Sopwith Camel vs Fokker Dr I

Duel 7
The summer and autumn of 1917 had seen a series of Allied offensives in the Flanders, Champagne and Verdun regions peter out with little strategic gain for the exorbitant casualties they produced. The end of the year, on the other hand, had given the Central Powers reason for hope. The rout of the Italian army at Caporetto in October 1917 and the Russian Revolution, soon to be followed by Bolshevik capitulation in the Treaty of Brest-Litovsk on 3 March 1918, freed up multitudes of German soldiers for service on the Western Front.

More ominous news for Germany came from the Middle East, where the British were advancing steadily in Palestine and Mesopotamia, and from the United States, which had declared war on Germany on 6 April 1917 and was mobilising its vast resources to ship an American Expeditionary Force (AEF) to France. To German strategic planners Paul von Hindenburg and Erich Ludendorff, the odds of mounting a victorious offensive, followed by a favourable peace with the Western Allies, were the highest they could ever hope for, but time was of the essence before the Americans arrived in full force.

For the breakthrough offensive, dubbed Kaiserschlacht, the Germans massed their aerial as well as ground assets, with three Jagdgeschwader, each permanently formed around four Jastas by mid-February 1918, to augment more flexible Jagdgruppen in establishing local air superiority over three different army groupings. JG I, assigned to II Armee, moved from its winter quarters at Avenses-le-Sec and Lieu-St-Armand on 20 March to re-establish itself at Awoingt, five kilometres south of Cambrai. Thinking ahead, von Richthofen had already chosen Léchelle, ten kilometres southeast of Bapaume, as his next base.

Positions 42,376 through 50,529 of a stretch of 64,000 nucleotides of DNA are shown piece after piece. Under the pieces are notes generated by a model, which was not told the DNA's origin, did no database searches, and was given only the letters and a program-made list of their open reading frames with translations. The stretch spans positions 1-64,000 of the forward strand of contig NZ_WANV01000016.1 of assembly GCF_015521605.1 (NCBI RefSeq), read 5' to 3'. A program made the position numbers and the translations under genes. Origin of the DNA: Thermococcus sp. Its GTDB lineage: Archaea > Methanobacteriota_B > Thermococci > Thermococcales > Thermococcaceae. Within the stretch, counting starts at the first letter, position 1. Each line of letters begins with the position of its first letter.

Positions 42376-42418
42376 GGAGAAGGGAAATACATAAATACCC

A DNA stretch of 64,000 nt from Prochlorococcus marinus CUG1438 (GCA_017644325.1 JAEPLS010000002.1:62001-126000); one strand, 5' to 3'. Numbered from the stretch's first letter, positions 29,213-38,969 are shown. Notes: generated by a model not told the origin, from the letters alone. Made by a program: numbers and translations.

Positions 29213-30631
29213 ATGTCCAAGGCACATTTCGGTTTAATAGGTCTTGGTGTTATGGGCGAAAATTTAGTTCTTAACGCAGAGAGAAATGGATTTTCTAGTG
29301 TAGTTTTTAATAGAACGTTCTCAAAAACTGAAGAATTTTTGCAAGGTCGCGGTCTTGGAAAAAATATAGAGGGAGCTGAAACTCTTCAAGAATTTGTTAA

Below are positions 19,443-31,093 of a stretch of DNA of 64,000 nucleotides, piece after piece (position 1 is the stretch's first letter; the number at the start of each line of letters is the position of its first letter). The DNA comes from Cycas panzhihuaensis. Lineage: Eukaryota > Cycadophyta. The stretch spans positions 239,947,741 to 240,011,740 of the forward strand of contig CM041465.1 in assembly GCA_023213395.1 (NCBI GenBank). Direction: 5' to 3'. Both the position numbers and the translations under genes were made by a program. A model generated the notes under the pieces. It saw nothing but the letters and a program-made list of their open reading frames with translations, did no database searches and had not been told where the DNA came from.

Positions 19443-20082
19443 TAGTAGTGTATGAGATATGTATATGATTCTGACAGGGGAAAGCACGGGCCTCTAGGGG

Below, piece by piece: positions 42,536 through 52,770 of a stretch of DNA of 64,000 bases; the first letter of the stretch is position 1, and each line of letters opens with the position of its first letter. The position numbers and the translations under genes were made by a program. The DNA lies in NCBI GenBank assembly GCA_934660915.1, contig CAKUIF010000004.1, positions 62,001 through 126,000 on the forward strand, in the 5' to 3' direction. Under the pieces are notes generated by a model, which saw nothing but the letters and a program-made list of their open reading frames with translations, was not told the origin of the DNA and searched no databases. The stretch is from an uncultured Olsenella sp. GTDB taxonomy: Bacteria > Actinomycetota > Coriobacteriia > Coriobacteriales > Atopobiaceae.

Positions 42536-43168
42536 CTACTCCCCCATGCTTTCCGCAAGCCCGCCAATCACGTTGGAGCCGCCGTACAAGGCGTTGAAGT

JG II, formed on 2 February 1918 with Jastas 12, 13, 15 and 19, initially had its headquarters at Toulis, but after the death of the Geschwaderführer, Hptm Adolf Ritter von Tutschek on 15 March, the unit came under the command of Hptm Rudolf Berthold and, four days later, the wing moved to Guise to support the XVIII Armee.

Also formed on 2 February, JG III, commanded by Oblt Bruno Loerzer and consisting of Jastas Boelcke, 26, 27 and 36, took up its initial jumping-off point at Erchin, ten kilometres southeast of Douai, to support the XVII Armee.

Although they regarded the Fokker Dr I as the best overall fighter they had at the time, von Richthofen and Berthold were already aware of limitations that even the modified triplanes could not overcome. They were slower than most of their contemporaries, and their rotary engines – never a German strong suit – were chronically unreliable. The Gechwaderführer were also aware of at least two newer, extremely promising fighters in the offing. These were the Siemens-Schuckert Werke’s SSW D III, with a 160hp Siemens und Halske Sh.III 11-cylinder rotary-radial engine, and the Fokker D VII, a biplane variation on the Dr I theme, which had performed well with a 160hp Mercedes inline engine and even better with a 185hp BMW.

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